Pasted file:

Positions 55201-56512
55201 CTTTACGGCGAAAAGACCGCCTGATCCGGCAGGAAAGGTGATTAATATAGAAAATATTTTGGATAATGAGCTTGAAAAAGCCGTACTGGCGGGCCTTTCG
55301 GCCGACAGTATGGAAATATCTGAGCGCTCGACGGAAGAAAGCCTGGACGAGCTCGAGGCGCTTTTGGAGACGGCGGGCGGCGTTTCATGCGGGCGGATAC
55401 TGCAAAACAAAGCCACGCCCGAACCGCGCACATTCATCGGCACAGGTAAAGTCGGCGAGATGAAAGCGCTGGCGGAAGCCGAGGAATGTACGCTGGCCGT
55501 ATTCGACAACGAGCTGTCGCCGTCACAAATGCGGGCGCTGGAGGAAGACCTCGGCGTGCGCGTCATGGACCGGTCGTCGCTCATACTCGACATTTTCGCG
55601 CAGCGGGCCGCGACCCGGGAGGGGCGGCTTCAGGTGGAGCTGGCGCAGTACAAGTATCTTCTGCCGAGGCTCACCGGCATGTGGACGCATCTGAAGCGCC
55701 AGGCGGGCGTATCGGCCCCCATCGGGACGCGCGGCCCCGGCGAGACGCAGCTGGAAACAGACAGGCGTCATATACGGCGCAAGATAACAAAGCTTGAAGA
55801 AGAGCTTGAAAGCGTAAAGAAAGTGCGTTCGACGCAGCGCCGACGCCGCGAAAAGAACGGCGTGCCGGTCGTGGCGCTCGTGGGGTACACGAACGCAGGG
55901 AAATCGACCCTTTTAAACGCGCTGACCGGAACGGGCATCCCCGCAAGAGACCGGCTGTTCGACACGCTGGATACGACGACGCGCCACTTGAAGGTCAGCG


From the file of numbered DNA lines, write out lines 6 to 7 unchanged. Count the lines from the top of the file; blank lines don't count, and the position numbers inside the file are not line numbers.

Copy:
55601 CAGCGGGCCGCGACCCGGGAGGGGCGGCTTCAGGTGGAGCTGGCGCAGTACAAGTATCTTCTGCCGAGGCTCACCGGCATGTGGACGCATCTGAAGCGCC
55701 AGGCGGGCGTATCGGCCCCCATCGGGACGCGCGGCCCCGGCGAGACGCAGCTGGAAACAGACAGGCGTCATATACGGCGCAAGATAACAAAGCTTGAAGA